You can access both bills by going to and searching these bill numbers.

The Water Environment Federation has taken the position that publicly-owned treatment works should continue to be exempted from DHS regulatory requirements, and, in the alternative, that legislation regarding security at wastewater treatment facilities should be enacted that takes into consideration the unique responsibilities and characteristics of municipal wastewater utilities, with oversight given to the Environmental Protection Agency, rather than to DHS.  For this reason, WEF wrote a letter to Transportation and Infrastructure Committee chairman James Oberstar (D-MN) that supported his committee’s request for jurisdiction over the POTW-related provisions of H.R. 5577.  A copy of this letter is attached.

The WEF letter also provided information from a recently completed survey of chemical security practices at water and wastewater treatment facilities.  Almost 1,200 drinking water utilities and over 950 wastewater utilities responded to this survey, and the results showed that approximately 95 percent of the respondents had evaluated their disinfection methods in light of public health, environmental, and security concerns, and 94 percent had emergency response plans in effect. An Executive Summary of this survey is attached.  WEF and the other sponsoring associations believe that these results demonstrate the significant efforts that the water sector has undertaken to ensure the safety of their facilities and any hazardous chemicals that may be used or stored at them. 

The Senate Homeland Security and Government Affairs Committee is not expected to take up similar legislation this year, so the likelihood that any legislation concerning security over chemical facilities is enacted by this Congress is remote.  According to Senate committee staff, they are taking a wait and see approach to how the current Chemical Facility Anti-Terrorism Program is implemented before recommending changes or modifications to it.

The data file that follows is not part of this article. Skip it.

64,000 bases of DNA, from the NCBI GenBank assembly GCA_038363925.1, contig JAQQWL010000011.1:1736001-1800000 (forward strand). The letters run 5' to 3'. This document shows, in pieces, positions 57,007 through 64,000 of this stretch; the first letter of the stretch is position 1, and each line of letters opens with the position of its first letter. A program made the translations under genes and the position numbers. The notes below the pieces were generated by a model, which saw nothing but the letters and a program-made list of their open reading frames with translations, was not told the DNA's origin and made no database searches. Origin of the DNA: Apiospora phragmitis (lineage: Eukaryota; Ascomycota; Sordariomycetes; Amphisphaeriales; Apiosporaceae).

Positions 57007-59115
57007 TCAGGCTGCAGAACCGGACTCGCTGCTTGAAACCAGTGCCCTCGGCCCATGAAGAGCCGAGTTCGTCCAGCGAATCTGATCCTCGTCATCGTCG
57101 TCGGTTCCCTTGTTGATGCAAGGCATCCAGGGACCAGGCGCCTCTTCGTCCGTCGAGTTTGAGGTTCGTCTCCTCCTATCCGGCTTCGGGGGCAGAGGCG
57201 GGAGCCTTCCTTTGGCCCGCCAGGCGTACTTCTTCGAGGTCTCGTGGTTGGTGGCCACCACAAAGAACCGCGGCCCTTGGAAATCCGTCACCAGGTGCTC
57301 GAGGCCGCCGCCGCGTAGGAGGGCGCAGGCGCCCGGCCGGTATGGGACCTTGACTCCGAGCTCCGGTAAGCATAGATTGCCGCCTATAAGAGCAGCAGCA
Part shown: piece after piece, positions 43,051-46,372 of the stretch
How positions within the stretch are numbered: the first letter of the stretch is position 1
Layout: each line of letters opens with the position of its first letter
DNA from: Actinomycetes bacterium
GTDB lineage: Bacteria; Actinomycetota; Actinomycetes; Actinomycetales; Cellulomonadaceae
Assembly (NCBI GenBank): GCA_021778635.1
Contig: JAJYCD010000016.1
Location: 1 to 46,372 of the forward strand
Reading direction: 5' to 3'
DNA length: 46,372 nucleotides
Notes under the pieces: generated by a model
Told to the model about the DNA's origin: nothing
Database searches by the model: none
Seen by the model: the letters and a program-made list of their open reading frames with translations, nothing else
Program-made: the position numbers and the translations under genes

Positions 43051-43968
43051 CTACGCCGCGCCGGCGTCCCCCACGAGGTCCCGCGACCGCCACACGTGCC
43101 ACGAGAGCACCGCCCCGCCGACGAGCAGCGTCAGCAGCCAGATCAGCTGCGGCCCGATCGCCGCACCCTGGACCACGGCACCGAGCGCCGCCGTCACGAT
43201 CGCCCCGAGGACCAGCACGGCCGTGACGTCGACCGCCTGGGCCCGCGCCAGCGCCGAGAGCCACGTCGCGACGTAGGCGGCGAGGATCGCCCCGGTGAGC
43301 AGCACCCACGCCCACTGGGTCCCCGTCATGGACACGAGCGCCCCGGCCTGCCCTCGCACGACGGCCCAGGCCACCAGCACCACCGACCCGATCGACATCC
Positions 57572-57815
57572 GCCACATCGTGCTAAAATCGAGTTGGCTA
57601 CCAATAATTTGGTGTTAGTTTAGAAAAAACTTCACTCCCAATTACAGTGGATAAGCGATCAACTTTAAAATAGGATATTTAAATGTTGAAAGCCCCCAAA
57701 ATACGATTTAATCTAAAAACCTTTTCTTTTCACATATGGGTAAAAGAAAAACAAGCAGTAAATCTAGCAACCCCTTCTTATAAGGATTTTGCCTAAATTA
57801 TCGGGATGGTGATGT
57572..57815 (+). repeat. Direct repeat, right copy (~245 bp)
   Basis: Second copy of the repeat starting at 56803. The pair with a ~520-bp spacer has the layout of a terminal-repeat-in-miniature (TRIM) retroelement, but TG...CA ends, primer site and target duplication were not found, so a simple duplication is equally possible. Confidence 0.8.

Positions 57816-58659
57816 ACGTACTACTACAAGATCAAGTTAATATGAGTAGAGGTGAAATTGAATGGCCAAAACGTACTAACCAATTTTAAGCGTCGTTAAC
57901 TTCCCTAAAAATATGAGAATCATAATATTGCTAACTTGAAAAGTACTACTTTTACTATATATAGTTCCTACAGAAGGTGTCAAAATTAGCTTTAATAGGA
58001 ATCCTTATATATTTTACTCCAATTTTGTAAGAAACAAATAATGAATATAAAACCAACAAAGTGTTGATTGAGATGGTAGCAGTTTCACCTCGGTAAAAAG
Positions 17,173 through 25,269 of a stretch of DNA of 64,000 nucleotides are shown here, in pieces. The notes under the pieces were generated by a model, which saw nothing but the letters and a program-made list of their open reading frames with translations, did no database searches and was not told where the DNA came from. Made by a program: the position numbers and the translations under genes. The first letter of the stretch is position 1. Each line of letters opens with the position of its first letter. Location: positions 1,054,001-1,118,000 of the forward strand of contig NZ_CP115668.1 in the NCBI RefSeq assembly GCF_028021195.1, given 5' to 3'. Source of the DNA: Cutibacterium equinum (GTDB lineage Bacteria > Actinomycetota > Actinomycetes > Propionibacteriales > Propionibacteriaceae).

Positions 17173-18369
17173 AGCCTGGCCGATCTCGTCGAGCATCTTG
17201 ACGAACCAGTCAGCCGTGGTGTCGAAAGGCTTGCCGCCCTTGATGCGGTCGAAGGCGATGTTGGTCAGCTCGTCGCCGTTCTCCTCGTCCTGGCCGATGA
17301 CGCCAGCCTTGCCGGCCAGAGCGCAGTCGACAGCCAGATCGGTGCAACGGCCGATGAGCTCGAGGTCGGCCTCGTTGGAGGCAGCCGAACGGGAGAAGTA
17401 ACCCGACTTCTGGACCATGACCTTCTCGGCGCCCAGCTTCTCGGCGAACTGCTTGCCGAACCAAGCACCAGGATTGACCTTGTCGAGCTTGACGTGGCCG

In addition to activity on the legislative front, WEF continues to provide resources to water sector utilities on security and emergency response issues.  WEF just completed a five year training program for all size water and wastewater facilities to conduct a vulnerability assessment of their facility and update their emergency response plan.  Currently, WEF is working with DHS to examine the interdependencies of water among various other critical infrastructures, including energy, transportation, and emergency services. 

WEF will continue to track legislation pertaining to plant security issues and advise you of major developments as they occur.  If you have any questions, please contact Patricia Sinicropi, WEF Legislative Counsel, at (703) 684-2416.

Contact information n/a
News type Inbrief
File link
Source of information The WEF: Water Environment Federation
Keyword(s) legislation, security, wastewater
Geographical coverage International
News date 11/04/2008
Working language(s) ENGLISH